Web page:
The price of any item is determined by the supply of that item, as well as the market demand. The National Association of REALTORS (NAR) surveys “over 50,000 real estate practitioners about their expectations for home sales, prices and market conditions” for their monthly REALTORS Confidence Index.
TheNational Association of Realtors, The Mortgage Bankers’ Association, Freddie Mac and Fannie Mae are all projecting that home sales will increase in 2017. Here is a chart showing what each entity is projecting in sales for this year and the next.
According to the latest Beracha, Hardin & Johnson Buy vs. Rent (BH&J) Index, the U.S. housing market has continued to move deeper into buy territory, supporting the belief that housing markets across the country remain a sound investment.
It’s that time of year; the seasons are changing and with them come thoughts of the upcoming holidays, family get-togethers, and planning for a new year. Those who are on the fence about whether or not now is the right time to buy don’t have to look much further to find four great reasons to consider buying a home now, instead of waiting.
Whenever there is talk about an improving housing market, some begin to show concern that we may be headed toward another housing bubble that will be followed by a crash similar to the one we saw last decade.
CoreLogic’s latest Equity Report revealed that 91.1% of all mortgaged properties are now in a positive equity situation, while 75.9% now have significant equity (defined as more than 20%)! The report also revealed that 548,000 households regained equity in the second quarter of 2016 and are no longer under water.
The National Association of REALTORS® surveyed their members for their Confidence Index
The REALTORS® Confidence Index is a key indicator of housing market strength based on a monthly survey sent to over 50,000 real estate practitioners. Practitioners are asked about their expectations for home sales, prices and market conditions.
Homes sold in less than 60 days in 38 out of 50 states and Washington D.C.
There is no doubt that getting a mortgage is easier today than it was right after the housing crash a decade ago. However, the easing of credit availability has led to some questioning of whether or not we are headed for another housing crisis.
There is some thinking that the pace of the housing recovery is unsustainable and that we may be heading for another housing bubble. However, Jonathan Smoke, the Chief Economist of realtor.com explains the basic difference between 2005 and today:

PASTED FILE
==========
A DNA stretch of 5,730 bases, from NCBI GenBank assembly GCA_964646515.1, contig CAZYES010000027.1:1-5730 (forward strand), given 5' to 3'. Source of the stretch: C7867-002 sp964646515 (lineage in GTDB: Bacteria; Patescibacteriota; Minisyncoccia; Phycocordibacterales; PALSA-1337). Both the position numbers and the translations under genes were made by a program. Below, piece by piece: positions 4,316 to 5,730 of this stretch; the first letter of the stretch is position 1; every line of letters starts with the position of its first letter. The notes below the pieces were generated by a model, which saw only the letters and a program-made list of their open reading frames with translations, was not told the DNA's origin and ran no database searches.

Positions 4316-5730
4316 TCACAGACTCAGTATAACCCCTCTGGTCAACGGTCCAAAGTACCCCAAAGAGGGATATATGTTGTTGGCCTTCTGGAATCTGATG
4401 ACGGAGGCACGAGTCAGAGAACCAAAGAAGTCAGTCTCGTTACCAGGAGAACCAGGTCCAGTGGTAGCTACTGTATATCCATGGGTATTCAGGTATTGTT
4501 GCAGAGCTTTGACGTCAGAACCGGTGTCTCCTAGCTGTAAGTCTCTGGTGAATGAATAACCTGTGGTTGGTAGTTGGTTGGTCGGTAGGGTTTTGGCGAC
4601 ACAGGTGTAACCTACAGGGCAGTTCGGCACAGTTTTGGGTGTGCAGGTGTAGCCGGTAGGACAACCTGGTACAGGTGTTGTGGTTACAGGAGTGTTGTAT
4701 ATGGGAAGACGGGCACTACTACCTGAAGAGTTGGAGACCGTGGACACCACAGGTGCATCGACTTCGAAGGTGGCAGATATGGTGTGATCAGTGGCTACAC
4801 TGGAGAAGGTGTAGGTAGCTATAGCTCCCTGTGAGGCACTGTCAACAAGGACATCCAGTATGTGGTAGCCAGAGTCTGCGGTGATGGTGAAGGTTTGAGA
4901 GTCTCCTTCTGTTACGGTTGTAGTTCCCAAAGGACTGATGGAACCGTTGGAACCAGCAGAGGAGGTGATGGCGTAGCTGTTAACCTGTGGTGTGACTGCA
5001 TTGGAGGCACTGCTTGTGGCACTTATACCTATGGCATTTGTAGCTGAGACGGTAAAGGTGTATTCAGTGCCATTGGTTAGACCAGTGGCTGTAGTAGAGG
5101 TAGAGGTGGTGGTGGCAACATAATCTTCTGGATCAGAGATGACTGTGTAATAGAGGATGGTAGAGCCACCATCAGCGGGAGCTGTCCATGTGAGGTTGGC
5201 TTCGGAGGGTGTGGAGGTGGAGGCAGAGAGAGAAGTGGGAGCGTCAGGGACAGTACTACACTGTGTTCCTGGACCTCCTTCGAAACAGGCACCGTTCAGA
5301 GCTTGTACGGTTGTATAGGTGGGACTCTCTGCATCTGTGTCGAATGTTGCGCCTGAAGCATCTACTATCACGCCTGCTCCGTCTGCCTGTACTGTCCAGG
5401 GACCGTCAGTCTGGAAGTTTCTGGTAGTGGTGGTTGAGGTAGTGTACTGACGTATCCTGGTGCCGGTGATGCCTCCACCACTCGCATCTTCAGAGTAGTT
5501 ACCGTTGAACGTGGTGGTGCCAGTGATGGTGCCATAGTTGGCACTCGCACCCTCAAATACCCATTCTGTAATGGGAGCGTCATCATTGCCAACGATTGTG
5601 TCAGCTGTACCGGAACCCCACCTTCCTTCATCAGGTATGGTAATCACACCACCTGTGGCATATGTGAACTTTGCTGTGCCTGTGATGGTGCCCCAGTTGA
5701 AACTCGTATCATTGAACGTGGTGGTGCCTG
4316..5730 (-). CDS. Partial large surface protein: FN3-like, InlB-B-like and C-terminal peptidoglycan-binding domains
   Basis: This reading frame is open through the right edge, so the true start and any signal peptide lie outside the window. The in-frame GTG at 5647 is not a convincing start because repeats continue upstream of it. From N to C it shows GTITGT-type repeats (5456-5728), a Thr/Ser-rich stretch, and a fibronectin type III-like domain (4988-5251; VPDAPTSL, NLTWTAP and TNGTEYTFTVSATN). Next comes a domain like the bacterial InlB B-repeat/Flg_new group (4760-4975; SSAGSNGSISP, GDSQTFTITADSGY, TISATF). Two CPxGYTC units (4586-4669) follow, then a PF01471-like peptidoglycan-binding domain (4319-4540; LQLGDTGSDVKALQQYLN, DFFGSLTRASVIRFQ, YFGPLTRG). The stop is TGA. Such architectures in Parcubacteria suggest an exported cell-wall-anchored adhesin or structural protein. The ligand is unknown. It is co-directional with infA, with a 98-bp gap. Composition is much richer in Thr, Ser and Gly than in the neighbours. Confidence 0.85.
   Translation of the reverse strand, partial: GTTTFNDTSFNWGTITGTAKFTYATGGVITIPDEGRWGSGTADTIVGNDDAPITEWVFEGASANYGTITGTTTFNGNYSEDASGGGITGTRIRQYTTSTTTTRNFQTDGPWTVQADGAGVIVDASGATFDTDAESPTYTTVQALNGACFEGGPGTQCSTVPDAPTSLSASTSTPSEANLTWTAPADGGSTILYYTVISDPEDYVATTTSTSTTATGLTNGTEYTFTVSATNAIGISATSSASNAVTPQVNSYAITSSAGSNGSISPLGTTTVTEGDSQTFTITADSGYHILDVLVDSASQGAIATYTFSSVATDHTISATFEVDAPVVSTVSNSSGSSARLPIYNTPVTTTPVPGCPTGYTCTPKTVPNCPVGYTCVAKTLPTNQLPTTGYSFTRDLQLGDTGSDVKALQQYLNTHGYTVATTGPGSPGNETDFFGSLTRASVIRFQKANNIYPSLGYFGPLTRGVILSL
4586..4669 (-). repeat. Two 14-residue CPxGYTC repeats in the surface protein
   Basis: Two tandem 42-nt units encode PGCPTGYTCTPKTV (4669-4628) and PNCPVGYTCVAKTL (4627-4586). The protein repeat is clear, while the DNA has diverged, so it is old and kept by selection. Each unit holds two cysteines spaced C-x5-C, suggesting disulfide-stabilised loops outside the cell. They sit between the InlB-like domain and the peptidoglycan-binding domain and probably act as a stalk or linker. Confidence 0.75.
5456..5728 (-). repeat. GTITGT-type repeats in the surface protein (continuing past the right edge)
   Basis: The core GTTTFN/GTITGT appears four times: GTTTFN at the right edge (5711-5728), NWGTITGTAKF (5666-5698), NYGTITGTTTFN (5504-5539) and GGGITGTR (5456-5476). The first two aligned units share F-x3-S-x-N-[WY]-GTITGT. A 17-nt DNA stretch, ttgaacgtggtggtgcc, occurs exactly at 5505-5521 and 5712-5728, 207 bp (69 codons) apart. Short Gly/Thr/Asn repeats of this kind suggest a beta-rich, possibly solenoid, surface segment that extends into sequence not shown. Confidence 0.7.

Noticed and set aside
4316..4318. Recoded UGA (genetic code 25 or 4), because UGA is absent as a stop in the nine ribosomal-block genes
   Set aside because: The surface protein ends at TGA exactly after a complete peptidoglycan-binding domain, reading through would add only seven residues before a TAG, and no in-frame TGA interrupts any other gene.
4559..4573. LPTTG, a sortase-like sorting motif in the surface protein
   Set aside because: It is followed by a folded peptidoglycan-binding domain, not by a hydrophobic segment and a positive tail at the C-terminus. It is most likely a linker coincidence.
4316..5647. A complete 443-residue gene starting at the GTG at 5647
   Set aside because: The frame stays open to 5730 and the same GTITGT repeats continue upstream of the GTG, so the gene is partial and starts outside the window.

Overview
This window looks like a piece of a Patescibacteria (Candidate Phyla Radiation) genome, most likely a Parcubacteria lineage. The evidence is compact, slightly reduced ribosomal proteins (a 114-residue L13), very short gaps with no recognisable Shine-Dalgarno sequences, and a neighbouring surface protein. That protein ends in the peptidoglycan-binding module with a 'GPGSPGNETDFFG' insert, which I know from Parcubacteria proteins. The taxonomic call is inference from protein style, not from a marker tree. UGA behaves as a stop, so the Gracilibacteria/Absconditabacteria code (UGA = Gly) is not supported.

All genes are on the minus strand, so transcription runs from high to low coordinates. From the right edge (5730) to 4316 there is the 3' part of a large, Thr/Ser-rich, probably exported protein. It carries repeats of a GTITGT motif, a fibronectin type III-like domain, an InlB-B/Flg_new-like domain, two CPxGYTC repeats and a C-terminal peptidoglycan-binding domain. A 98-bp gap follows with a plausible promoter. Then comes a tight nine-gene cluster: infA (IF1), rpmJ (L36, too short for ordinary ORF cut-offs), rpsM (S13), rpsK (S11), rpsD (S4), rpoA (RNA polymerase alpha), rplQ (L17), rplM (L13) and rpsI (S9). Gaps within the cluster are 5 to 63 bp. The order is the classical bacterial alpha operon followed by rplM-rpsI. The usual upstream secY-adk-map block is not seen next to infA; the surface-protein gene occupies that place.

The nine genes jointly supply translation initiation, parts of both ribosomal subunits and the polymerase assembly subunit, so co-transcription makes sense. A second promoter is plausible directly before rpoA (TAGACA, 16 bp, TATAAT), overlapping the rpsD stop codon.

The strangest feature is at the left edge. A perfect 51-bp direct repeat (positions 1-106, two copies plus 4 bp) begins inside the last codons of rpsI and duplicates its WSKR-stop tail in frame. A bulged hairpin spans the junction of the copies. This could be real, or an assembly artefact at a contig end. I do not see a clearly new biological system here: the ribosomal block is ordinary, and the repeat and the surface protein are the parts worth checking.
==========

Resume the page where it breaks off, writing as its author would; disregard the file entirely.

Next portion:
There are some experts questioning whether the current pace of residential home sales is sustainable. Are too many people buying homes like in 2004-2006? Are we headed for another housing crisis? Actually, if we look closely at the numbers, we can see that we are looking at a very healthy real estate market.
School is back in session, the holidays are right around the corner, you might not think that now is the best time to sell your house. But with inventory below historic numbers and demand still strong, you could be missing out on a great opportunity for your family.
There are some homeowners that have been waiting for months to get a price they hoped for when they originally listed their house for sale. The only thing they might want to consider is... If it hasn't sold yet, maybe it's not priced properly.
There are some that think that housing affordability is a challenge. Historically, that’s not true. Others think that home prices are approaching bubble values. If we look back over the last sixteen years, that is also not the case. As a matter of fact, the numbers show that the U.S. residential real estate market is doing just fine.
There are some industry pundits claiming that residential home values have risen too quickly and that current levels are on the verge of another housing bubble. It is easy to see how this thinking has taken form if we look at a graph of home prices from 2000 to today.
Some industry pundits are saying that the housing market may be heading for a slowdown. One of the data points they use is the falling numbers of the Housing Affordability Index, as reported by the National Association of Realtors (NAR).
Many experts have been calling upon home builders to ramp up construction to help with the lack of existing inventory for sale. For the past two months, new home sales have surged, with July’s total coming in at the highest since October 2007.
Recent research by realtor.com examined certain red flags that caused the housing crisis in 2005, and then compared them to today’s real estate market. Today, we want to concentrate on four of those red flags.